Finding symmetries in an unsymmetrical world ..

Archive for the ‘Experiments in Data mining & Natural Language Processing’ Category

Problem statement:

For hand collected /crafted data sets, as with manually collected datasets  from survey data and other data sets where the experience of the person keying in the data on a digital device, is short of an acceptable standard – the distance conventional metrics will fail. This is because these distance metrics “assume” that the data representation in the data sets proxies for the  intent of the end-user, which is not true, when intentional errors creep us.

This requires a way to model for the unintentional errors that have creeped up since, and requires to model for the very structure of the input keyboard that is used to key in the data. In this algorithm, I explicitly model the QWERTY keyboard as a graphical entity, where I model the 26 alphabets of the English language as the nodes of a graph & the distance between the nodes accounting for the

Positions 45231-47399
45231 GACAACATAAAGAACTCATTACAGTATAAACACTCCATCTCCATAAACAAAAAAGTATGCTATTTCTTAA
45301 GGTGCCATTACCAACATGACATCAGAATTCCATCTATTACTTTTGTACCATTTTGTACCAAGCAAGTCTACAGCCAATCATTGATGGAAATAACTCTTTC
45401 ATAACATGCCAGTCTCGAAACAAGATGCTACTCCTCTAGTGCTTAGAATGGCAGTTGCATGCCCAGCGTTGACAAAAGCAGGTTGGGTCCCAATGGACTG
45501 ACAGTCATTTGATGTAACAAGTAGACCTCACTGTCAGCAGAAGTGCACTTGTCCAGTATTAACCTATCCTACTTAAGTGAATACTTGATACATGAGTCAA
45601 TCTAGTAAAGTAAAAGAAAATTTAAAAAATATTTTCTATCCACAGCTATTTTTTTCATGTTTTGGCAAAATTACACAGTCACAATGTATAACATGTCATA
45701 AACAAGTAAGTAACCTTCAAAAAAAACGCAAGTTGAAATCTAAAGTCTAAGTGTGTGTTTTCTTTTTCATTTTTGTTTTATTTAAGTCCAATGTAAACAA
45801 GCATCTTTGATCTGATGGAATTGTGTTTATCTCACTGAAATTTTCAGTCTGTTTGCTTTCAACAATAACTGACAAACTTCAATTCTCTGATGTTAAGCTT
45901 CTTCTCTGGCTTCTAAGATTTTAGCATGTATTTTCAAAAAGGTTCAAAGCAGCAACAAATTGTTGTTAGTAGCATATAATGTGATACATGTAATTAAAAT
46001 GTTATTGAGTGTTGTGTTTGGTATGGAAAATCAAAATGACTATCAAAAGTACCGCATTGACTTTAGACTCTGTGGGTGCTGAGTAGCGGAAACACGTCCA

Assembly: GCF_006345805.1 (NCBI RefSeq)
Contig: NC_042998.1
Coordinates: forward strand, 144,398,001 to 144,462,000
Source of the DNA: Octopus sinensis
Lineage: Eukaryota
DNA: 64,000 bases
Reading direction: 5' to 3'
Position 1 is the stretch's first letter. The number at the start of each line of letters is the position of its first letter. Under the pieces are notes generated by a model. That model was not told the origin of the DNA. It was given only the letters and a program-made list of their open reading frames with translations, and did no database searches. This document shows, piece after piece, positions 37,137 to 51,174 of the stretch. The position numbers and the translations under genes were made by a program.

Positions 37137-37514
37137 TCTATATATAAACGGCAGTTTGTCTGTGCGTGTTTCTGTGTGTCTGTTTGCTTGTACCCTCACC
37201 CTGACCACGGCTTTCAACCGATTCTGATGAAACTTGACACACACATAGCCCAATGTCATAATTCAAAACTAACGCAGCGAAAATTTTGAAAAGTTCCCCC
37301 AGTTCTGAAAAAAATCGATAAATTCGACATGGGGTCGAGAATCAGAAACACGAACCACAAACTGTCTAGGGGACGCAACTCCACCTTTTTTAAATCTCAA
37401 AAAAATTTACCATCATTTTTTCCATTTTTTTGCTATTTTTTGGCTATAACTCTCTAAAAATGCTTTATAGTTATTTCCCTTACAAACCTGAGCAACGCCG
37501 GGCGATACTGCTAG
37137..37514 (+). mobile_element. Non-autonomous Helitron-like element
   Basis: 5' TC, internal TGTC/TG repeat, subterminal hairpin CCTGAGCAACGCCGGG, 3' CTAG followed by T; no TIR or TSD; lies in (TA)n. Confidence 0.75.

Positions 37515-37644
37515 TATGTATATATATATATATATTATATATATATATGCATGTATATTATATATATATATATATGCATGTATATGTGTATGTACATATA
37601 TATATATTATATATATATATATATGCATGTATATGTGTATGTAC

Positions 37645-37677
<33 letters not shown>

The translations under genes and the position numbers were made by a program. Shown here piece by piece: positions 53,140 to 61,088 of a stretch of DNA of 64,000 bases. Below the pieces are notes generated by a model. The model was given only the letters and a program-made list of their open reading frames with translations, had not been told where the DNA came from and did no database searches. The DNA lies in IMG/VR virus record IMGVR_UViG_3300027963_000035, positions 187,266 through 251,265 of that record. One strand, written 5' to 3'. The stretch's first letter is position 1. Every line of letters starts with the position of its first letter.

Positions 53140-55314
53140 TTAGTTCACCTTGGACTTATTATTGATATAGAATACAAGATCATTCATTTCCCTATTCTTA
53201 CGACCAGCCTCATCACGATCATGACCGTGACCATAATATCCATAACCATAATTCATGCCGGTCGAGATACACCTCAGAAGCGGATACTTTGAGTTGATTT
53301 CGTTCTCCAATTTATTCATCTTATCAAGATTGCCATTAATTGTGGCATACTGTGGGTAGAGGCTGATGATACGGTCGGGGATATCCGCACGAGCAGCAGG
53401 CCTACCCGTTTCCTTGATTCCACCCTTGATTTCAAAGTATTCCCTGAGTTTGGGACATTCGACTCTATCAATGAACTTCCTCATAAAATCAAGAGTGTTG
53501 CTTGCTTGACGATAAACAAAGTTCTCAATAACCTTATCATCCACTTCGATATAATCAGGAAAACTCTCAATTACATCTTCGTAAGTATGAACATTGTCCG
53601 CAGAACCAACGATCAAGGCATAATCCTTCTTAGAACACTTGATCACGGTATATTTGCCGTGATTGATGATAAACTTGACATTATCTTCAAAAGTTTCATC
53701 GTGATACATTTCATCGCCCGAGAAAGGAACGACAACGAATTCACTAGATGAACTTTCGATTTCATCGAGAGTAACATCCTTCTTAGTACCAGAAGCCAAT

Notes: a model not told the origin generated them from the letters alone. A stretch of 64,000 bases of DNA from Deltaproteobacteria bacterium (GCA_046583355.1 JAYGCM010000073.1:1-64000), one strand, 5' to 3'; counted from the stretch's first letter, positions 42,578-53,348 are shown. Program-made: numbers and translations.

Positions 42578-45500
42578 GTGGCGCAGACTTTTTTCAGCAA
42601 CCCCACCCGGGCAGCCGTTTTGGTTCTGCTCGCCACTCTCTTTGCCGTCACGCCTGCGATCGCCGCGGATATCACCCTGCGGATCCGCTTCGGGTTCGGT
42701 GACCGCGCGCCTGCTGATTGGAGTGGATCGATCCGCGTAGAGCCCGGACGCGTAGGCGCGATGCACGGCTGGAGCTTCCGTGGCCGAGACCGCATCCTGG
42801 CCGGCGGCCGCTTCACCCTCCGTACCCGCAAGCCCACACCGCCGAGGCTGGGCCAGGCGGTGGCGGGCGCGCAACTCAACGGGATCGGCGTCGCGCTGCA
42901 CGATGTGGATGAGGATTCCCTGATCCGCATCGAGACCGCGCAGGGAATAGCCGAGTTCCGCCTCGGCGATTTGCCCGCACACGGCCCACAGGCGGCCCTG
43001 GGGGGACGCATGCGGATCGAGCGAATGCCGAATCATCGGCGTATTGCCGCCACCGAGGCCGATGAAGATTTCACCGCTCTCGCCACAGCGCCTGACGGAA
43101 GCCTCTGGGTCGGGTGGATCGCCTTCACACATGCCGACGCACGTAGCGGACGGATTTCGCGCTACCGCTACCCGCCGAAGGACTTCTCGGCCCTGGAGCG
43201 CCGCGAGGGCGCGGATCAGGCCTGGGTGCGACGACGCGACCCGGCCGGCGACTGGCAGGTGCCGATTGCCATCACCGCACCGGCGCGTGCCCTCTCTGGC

Scope : This algorithm, will give the similar entities amongst many in a hand-crafted data sets. For example, for two entities, “Weka” and “Wkea” it will identify them as one entity, and with a spell checker in the final disambiguating pass, also identify which of the two entities is the actual entity .

The limitation of this apparatus , though is for non-identified/no-auto suggested words in the English dictionary , such as people names like “Ekta “ and “Keta” – in which case though it will identify and mark the two entities as the same, after having “identified the typo” – it will be limited in its scope to mention which one of them is actually the right representation.

In that sense, this application is the intent prediction in a global scope,  but NOT the identification of which of the singular entities is the actual representation.


The QWERTY representation 

Algorithm & data structure representation  :

  1. The three rows of the English alphabets in the QWERTY keyboard are represented as nodes of the graph, with a distance between the adjacent nodes as 1 . The adjacent nodes in turn are picked up, accounting for the fact that typographical errors are more likely to occur in a neighboring zone.  For example, according to the schema above , Q is adjacent to Q,W,A and S – the adjacency being  in turn represented by the neighborhood of that node. For example, for D as the key, W,E,R,S,F,X,C,V are its immediate neighborhood.
  2. The concept of the neighborhood as above, also narrows down the what keys are acceptable typos’  in the immediate neighborhood, so that the distance metric does not penalize the user